We Live in a Customer-centric, Software and Services-driven World
Customers are now driving decision-making, and they increasingly expect immediate access and value-based pay-as-you-go options for goods and services. These options create a unique opportunity for a win-win, giving the customers what they want while laying the foundation for a business model that brings in reliable revenue on a recurring basis.
Adapting customer-driven and usage-based revenue models can be advantageous for your company and your customers. There is a strong trend toward using subscription-, usage-, and consumption-based recurring revenue models, which better reflect how customers think about price and value today.
Recurring revenue models enable you to deliver strong value to more customers while earning greater market differentiation with longer and more predictable revenue streams. And if you’re thinking about moving to recurring revenue business models for your products and services, you’re not alone.
IDC recently forecast that 60 percent of manufacturers of connected devices will generate recurring revenue via a software-based offering or service, and in the near future, more than 50 percent of all industries will price and package their offerings as services with flexible subscription- or consumption-based pricing models.
The Three Components to Driving Recurring Revenue
As you begin to set the stage for shifting to recurring revenue, there are three primary components you need to evaluate. Alone, they are each relatively straightforward, but when considered together, what is best for one element is often a poor choice for another component.
Understanding what the typical options are for each component and considering your entire revenue model as a whole will help you create a sustainable recurring revenue model that will drive additional income for your company.
Component #1 – Customer Acquisition
With a traditional perpetual licensing model, customer acquisition tends to be the main priority. In this model, retention and maintenance are relatively important, but the likelihood of churn to a competitor is much lower since switching costs—i.e. the up-front cost of new perpetual licenses—are so high.
Component #2 – Customer Retention
In recurring revenue models, acquisition is important, but retention is arguably more important because customers pay-as-they-go and can opt out any time if perceived value drops. This is not the case with perpetual licensing models.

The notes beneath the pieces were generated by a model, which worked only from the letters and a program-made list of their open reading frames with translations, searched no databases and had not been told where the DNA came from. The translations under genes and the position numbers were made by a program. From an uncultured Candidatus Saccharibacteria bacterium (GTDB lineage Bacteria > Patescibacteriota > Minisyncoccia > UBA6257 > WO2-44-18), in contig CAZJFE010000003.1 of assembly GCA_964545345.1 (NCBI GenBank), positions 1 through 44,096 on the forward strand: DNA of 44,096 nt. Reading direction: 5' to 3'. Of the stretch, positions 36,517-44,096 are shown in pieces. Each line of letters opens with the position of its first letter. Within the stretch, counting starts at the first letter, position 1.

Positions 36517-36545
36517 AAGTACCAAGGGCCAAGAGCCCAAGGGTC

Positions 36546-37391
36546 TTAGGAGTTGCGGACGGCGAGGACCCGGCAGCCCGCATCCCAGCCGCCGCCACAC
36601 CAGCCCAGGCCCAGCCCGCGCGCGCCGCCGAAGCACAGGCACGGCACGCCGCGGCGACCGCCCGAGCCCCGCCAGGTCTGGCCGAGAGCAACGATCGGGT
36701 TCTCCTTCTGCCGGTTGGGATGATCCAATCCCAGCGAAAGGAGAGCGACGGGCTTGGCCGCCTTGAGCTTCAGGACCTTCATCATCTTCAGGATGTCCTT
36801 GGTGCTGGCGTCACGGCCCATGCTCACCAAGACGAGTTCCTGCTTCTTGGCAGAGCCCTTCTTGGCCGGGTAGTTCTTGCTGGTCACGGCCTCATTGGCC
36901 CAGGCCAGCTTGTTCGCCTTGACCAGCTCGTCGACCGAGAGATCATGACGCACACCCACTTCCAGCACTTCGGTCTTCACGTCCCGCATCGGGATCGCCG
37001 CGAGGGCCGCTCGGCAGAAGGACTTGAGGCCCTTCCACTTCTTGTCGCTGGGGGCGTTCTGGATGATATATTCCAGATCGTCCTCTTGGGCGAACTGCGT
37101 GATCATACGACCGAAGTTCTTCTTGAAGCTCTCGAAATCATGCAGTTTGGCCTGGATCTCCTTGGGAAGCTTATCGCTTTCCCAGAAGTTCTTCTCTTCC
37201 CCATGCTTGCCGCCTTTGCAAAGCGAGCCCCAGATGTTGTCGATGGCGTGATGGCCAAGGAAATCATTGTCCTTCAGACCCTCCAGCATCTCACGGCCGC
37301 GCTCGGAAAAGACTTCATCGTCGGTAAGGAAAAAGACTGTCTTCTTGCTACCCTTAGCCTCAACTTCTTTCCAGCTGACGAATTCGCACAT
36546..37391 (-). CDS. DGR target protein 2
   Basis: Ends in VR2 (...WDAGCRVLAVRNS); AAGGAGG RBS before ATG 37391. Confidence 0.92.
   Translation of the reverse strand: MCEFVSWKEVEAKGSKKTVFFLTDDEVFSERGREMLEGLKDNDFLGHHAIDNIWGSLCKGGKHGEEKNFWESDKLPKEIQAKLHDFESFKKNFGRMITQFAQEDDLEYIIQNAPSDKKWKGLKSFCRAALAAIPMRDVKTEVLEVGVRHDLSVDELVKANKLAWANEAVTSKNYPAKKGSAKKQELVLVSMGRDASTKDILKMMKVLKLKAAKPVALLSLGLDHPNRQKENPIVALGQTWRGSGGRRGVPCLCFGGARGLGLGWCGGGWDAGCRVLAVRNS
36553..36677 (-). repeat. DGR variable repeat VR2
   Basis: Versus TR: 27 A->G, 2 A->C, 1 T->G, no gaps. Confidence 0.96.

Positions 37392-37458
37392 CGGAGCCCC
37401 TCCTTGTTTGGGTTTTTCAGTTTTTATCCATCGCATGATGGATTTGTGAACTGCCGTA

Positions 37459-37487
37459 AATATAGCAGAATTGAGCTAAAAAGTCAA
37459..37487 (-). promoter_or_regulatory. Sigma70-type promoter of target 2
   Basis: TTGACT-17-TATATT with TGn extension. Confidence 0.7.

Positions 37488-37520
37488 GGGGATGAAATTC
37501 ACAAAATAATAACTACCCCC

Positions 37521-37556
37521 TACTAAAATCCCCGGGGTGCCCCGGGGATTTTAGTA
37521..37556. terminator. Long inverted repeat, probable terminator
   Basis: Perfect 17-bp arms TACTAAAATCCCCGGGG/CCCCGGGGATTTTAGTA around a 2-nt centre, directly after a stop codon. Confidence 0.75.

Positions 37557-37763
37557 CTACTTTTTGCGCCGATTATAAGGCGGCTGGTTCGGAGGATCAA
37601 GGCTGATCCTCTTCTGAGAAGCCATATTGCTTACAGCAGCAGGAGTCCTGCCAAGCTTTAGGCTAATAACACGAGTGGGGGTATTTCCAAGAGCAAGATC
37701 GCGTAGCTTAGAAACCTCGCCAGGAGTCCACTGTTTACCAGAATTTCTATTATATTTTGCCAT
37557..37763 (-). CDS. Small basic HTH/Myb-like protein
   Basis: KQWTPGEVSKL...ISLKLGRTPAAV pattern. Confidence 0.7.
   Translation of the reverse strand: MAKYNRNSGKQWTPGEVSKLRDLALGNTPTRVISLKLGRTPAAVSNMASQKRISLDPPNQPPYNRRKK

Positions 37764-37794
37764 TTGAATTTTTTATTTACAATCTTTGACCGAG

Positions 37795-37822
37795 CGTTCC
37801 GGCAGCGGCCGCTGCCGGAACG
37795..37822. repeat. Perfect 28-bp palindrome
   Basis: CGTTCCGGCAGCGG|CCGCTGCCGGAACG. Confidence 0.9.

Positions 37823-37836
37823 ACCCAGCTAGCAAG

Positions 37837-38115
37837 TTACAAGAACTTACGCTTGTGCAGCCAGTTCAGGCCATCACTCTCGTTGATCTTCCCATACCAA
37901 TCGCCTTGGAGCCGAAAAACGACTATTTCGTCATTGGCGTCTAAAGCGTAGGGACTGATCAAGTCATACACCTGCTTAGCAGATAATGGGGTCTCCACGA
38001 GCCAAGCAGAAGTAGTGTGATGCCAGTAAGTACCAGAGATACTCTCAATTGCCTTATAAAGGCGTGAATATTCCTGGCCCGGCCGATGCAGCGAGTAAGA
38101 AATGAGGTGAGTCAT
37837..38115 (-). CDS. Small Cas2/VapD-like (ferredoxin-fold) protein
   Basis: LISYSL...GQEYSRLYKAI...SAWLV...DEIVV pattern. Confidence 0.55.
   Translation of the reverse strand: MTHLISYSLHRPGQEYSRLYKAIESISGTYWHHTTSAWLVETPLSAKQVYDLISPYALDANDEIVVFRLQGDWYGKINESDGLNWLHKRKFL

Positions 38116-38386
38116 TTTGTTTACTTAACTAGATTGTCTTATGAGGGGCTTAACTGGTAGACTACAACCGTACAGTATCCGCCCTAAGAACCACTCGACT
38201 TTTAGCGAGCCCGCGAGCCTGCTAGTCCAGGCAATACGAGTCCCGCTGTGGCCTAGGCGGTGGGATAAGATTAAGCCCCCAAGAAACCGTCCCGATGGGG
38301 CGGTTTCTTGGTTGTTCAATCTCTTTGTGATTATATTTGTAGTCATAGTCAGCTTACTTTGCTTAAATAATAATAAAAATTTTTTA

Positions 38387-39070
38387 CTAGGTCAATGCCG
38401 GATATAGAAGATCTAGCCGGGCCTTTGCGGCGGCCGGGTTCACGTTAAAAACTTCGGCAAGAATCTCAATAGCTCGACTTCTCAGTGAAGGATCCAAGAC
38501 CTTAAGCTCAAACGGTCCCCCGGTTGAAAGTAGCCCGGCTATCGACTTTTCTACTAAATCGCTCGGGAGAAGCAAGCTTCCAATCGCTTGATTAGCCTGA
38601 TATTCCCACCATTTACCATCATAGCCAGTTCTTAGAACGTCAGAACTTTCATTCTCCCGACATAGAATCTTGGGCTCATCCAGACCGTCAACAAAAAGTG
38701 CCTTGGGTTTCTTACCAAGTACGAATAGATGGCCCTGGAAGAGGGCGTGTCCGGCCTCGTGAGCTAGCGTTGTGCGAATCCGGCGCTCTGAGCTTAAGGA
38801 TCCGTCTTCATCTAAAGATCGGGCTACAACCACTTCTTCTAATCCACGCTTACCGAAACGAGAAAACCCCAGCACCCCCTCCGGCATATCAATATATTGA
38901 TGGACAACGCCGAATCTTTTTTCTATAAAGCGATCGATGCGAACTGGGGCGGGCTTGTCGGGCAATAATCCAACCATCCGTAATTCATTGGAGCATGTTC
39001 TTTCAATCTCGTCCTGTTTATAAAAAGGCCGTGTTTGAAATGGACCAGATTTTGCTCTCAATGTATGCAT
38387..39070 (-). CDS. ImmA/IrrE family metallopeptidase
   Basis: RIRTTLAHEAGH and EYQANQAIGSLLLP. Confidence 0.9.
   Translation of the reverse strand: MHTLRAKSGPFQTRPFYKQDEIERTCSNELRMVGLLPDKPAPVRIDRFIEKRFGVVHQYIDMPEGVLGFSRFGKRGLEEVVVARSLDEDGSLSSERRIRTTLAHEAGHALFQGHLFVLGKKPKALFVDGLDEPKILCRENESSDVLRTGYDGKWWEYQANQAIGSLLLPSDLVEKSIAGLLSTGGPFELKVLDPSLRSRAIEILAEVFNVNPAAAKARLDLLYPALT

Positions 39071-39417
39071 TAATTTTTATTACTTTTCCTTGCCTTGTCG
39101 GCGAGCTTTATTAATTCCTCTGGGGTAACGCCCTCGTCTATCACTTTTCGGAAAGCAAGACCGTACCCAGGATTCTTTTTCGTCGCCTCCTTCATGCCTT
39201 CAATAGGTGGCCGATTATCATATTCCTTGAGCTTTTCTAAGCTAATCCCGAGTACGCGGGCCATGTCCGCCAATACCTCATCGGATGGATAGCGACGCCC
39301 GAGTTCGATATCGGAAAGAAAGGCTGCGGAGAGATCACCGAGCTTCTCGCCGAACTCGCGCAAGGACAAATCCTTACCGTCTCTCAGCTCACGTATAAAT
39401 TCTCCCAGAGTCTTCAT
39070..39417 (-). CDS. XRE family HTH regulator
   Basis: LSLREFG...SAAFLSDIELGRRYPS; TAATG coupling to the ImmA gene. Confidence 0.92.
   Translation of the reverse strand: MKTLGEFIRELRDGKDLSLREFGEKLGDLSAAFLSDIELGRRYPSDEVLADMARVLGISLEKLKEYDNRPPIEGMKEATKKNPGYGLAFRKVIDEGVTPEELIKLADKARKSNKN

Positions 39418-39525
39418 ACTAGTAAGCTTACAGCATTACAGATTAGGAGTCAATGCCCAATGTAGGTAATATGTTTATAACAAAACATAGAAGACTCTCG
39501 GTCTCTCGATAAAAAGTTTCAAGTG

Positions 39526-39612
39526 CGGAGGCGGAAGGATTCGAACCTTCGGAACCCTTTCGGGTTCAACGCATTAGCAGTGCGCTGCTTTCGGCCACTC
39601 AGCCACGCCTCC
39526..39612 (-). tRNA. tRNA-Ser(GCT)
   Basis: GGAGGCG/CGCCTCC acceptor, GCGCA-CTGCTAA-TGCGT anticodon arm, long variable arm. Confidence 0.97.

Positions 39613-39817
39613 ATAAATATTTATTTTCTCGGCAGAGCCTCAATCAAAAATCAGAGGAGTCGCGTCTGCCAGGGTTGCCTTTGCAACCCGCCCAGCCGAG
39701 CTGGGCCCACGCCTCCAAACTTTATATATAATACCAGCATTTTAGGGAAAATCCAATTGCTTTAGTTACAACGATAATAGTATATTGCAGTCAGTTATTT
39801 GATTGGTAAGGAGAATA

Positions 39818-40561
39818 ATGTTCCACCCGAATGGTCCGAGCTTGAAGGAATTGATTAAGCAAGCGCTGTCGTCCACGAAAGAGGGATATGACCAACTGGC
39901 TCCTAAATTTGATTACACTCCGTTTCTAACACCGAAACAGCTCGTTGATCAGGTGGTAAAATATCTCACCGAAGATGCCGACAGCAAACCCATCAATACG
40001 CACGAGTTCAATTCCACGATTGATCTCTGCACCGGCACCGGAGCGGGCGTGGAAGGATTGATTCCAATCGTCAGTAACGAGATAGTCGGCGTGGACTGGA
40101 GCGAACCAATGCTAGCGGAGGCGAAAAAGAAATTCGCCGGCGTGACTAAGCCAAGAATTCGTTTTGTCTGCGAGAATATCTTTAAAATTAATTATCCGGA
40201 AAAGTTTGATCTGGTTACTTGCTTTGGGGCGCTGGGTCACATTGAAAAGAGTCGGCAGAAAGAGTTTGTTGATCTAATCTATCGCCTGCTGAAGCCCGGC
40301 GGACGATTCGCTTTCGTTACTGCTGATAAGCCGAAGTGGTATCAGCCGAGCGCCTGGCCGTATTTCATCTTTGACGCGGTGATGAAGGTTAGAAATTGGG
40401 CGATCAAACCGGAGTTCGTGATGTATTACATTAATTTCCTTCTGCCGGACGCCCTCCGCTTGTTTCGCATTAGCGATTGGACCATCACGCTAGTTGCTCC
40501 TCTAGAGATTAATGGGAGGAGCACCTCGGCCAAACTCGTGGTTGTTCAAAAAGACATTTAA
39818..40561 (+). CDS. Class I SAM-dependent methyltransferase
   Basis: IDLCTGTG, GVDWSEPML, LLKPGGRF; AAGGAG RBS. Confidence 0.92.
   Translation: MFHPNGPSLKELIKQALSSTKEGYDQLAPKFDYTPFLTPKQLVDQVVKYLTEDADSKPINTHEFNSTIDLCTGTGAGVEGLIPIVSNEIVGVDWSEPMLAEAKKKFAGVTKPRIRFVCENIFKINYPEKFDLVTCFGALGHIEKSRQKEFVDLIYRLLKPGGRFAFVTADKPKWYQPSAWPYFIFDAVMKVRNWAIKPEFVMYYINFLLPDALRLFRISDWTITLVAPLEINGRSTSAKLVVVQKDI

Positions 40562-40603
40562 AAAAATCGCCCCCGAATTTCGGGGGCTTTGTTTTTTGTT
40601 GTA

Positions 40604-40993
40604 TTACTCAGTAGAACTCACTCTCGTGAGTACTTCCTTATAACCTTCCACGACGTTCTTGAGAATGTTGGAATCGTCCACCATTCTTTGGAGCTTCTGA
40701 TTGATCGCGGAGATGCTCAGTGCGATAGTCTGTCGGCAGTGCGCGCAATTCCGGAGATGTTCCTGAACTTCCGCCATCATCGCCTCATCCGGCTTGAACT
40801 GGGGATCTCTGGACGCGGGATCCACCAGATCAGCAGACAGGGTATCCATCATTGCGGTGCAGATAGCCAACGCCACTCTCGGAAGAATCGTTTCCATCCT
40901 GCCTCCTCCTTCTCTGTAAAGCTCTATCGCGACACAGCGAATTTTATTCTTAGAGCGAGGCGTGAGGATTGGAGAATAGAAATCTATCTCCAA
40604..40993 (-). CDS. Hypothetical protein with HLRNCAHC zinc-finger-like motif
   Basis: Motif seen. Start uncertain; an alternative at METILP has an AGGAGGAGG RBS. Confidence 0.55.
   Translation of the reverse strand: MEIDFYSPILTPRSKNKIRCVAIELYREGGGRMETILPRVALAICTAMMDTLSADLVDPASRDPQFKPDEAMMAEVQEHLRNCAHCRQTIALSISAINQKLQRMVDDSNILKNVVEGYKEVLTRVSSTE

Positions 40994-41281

Component #3 – Monetization
This component is driven by the price you can charge and how well you can upsell and cross-sell value and features to your customers over time to increase customer lifetime value.
The Recurring Revenue Trade-Off
Individually, each of these components may seem relatively easy to improve as you switch to a recurring revenue model. However, a closer look at achieving all three of these goals at once reveals clear trade-offs that must be balanced to achieve a successful recurring revenue model.
Acquisition vs. Monetization
A low-price strategy can fuel acquisition efforts, but once you have established a pricing anchor, it is very difficult to increase annual contracts more than 4-5 percent per year.
Acquisition vs. Retention
Increasing acquisition could take the form of lower commitment terms, which could increase churn.
Retention vs. Monetization
You may be tempted to maintain prices to try and retain customers, but that approach ignores the value you provide through continual product investment and improvement.
As the figure above illustrates, the recurring revenue trade-off is a multi-dimensional balancing act, which is why transitioning to this software monetization model is especially challenging.
Each of these trade-offs can be addressed through specific product elements: packaging, price model, or price level.
For more information on software monetization and how you can do it, contact us now!